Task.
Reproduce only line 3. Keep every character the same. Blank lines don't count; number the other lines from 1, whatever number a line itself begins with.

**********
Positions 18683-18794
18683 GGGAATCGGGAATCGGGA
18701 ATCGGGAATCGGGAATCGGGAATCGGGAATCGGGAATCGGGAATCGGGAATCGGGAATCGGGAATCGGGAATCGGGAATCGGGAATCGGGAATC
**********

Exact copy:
18701 ATCGGGAATCGGGAATCGGGAATCGGGAATCGGGAATCGGGAATCGGGAATCGGGAATCGGGAATCGGGAATCGGGAATCGGGAATCGGGAATC